Some Symptoms Associated with Childhood Onset Bipolar Disorder are:

·         Oppositional attitude and/or behavior

·         Very irritable

·         Periods of explosive rage triggered by a parent setting a limit or telling the child “no”

·         Long drawn out tantrums where reasoning or distraction from the topic is virtually impossible

·         Tantrums may include aggressive behavior toward family members, self, or property

·         May not show this behavior to others outside of the family

·         Frequent and/or seemingly abrupt mood swings

·         May have history of fussiness as a baby/  difficult to soothe

·         Periods of hyperactivity and or impulsiveness

·         Frightening or intense nightmares

·         Fears of separation or harm befalling self or family members.  Separation anxiety may have been more extreme as a baby.

·         Strong cravings for carbohydrate or sweet foods

·         Sensory processing difficulties

·         Trouble maintaining friendships

·         Bright, creative, intense, and areas of development that may seem quite advanced for his or her age.

What is Obesity? 

Being overweight is the result of a complex interaction of genetic heritage, imbalance of brain-body chemistry, psychological, and social factors.  The social and psychological factors may not cause the weight gain but it may compound the struggle with weight.  People may eat for a variety of reasons that may include self-soothing or stuffing negative feelings.  The social climate encourages eating as social gatherings often revolve around food.  Obesity can affect physical and emotional comfort and health. 

What is Stress?

Emotional strain or tension that is experienced in relation to pressures and demands imposed by life situations that may be aggravated by a person’s thoughts and behavior patterns.  Stress is felt when life seems unbalanced and/or our ability to cope is impaired.  Treatment may focus on development of healthy coping strategies, identifying a support network, developing cognitive flexibility, positive and rational self-talk, and connecting with a social support system.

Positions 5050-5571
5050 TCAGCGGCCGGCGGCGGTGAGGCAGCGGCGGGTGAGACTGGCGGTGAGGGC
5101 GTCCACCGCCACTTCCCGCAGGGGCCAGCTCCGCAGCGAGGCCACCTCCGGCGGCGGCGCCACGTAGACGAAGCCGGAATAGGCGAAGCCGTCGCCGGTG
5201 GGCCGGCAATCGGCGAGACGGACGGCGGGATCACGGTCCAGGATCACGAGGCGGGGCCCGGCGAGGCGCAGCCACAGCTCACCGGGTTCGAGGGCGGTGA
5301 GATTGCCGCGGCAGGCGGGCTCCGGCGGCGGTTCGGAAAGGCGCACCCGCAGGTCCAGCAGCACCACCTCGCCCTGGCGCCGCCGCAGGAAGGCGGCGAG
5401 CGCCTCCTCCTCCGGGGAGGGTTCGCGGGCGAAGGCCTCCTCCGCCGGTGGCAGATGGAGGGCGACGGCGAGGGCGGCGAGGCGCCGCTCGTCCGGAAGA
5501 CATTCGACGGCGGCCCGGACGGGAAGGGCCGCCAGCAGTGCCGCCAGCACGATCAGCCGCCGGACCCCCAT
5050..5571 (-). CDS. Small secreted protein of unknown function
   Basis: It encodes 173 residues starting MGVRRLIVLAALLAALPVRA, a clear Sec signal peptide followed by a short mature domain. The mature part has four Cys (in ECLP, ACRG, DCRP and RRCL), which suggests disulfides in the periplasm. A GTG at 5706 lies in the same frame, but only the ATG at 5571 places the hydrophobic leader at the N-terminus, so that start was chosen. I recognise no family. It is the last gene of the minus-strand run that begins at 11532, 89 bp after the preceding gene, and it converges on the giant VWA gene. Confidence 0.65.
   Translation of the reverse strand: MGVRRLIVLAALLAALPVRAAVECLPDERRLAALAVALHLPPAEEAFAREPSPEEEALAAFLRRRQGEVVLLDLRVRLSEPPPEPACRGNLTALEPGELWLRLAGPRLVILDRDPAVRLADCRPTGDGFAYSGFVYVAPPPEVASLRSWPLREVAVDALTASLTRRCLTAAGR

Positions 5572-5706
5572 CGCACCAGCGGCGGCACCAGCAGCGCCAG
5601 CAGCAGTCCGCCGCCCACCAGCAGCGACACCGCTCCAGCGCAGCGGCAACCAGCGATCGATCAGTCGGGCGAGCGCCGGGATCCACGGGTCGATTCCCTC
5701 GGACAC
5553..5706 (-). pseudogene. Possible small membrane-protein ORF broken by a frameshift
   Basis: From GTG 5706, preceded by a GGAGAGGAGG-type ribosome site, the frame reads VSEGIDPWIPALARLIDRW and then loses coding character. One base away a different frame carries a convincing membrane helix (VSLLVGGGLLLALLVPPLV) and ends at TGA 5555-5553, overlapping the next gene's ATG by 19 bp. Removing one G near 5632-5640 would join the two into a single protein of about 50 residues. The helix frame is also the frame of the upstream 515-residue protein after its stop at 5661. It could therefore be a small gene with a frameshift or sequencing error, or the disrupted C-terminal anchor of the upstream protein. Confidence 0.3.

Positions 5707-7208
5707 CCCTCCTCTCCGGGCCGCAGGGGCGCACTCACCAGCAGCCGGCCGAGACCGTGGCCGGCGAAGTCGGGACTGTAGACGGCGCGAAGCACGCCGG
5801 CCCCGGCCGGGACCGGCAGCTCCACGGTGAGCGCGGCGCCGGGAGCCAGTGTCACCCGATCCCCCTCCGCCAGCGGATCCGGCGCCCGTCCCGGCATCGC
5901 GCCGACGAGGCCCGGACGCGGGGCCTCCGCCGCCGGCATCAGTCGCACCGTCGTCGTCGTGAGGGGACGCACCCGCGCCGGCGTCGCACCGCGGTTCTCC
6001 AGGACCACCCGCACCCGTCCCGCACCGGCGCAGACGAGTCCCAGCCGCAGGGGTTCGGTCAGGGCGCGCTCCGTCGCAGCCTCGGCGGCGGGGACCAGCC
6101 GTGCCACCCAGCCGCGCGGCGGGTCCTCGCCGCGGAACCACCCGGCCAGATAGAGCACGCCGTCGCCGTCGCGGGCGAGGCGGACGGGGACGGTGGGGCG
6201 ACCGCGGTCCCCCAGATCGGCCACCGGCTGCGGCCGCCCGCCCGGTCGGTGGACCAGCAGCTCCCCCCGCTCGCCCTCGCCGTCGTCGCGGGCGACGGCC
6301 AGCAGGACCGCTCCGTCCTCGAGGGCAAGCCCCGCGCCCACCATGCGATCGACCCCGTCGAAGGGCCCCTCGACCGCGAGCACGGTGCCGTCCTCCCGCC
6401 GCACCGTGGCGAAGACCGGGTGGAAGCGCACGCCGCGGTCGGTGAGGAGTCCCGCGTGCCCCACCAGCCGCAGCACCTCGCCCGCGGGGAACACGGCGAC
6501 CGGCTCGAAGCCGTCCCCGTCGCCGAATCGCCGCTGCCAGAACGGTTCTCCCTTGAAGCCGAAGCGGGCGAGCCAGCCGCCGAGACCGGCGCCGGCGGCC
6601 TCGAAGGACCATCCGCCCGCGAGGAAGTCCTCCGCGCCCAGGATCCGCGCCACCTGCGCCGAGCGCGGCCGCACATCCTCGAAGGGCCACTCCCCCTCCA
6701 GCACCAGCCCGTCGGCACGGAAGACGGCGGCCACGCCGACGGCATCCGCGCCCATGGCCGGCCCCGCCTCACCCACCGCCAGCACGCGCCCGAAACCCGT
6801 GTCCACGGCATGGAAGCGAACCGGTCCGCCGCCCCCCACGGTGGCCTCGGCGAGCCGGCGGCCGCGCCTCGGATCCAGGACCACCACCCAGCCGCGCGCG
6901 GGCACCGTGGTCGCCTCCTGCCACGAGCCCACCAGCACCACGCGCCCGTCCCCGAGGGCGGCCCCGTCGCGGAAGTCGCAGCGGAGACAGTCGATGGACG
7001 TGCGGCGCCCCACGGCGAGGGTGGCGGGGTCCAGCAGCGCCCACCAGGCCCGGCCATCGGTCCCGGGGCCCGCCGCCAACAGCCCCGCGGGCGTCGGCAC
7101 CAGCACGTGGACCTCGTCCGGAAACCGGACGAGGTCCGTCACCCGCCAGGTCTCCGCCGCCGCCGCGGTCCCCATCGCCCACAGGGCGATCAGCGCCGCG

What is Depression?

We all go through ups and downs in our mood. Sadness is a normal reaction to life’s struggles, setbacks, and disappointments. We may feel “down in the dumps” for a short period of time, but gradually the painful feelings dissipate and we move on with our lives—often the wiser for the experience. But if these feelings of sadness don't go away or if they are so intense that they interfere with your ability to work, study, eat, sleep, and enjoy life, you may be suffering from depression.

According to the National Institute of Mental Health, 1 in 10 American adults—or approximately 21 million people suffer from a depressive illness each year .

What is a Developmental Delay?

Developmental Delay is when your child does not reach their developmental milestones at the expected times. It is an ongoing, major delay in the process of development. If your child is slightly or only temporarily lagging behind, that is not called developmental delay. Delay can occur in one or many areas—for example, motor, language, social, or thinking skills.

Developmental Delay is usually a diagnosis made by a doctor based on strict guidelines. Usually, though, the parent is the first to notice that their child is not progressing at the same rate as other children the same age. Special testing can also help gauge your child's developmental level.

What is a Learning Disability?

Learning involves four stages of information processing:

  • input: the brain takes in and records information relayed by the senses
  • integration: the brain interprets the information
  • memory: the brain stores the information in a way that it can be retrieved later
  • output: the learner reproduces the information through language or motor activity.